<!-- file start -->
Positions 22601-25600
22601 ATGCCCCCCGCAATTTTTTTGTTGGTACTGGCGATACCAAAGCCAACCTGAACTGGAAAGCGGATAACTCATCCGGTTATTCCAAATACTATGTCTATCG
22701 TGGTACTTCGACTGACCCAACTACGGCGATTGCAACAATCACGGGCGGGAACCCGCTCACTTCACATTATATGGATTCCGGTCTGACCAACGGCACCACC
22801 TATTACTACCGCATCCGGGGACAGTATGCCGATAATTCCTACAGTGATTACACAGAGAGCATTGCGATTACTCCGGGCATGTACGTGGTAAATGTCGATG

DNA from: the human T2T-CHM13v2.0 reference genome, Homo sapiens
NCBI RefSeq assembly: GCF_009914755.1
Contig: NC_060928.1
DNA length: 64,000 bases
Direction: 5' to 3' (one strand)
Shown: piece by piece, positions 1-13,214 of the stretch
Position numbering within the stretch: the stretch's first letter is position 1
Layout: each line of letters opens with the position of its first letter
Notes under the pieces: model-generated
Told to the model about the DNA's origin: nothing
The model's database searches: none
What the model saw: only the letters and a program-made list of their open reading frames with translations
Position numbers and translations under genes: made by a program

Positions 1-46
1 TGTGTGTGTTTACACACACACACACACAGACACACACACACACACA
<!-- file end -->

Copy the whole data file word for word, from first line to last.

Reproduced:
Positions 22601-25600
22601 ATGCCCCCCGCAATTTTTTTGTTGGTACTGGCGATACCAAAGCCAACCTGAACTGGAAAGCGGATAACTCATCCGGTTATTCCAAATACTATGTCTATCG
22701 TGGTACTTCGACTGACCCAACTACGGCGATTGCAACAATCACGGGCGGGAACCCGCTCACTTCACATTATATGGATTCCGGTCTGACCAACGGCACCACC
22801 TATTACTACCGCATCCGGGGACAGTATGCCGATAATTCCTACAGTGATTACACAGAGAGCATTGCGATTACTCCGGGCATGTACGTGGTAAATGTCGATG

DNA from: the human T2T-CHM13v2.0 reference genome, Homo sapiens
NCBI RefSeq assembly: GCF_009914755.1
Contig: NC_060928.1
DNA length: 64,000 bases
Direction: 5' to 3' (one strand)
Shown: piece by piece, positions 1-13,214 of the stretch
Position numbering within the stretch: the stretch's first letter is position 1
Layout: each line of letters opens with the position of its first letter
Notes under the pieces: model-generated
Told to the model about the DNA's origin: nothing
The model's database searches: none
What the model saw: only the letters and a program-made list of their open reading frames with translations
Position numbers and translations under genes: made by a program

Positions 1-46
1 TGTGTGTGTTTACACACACACACACACAGACACACACACACACACA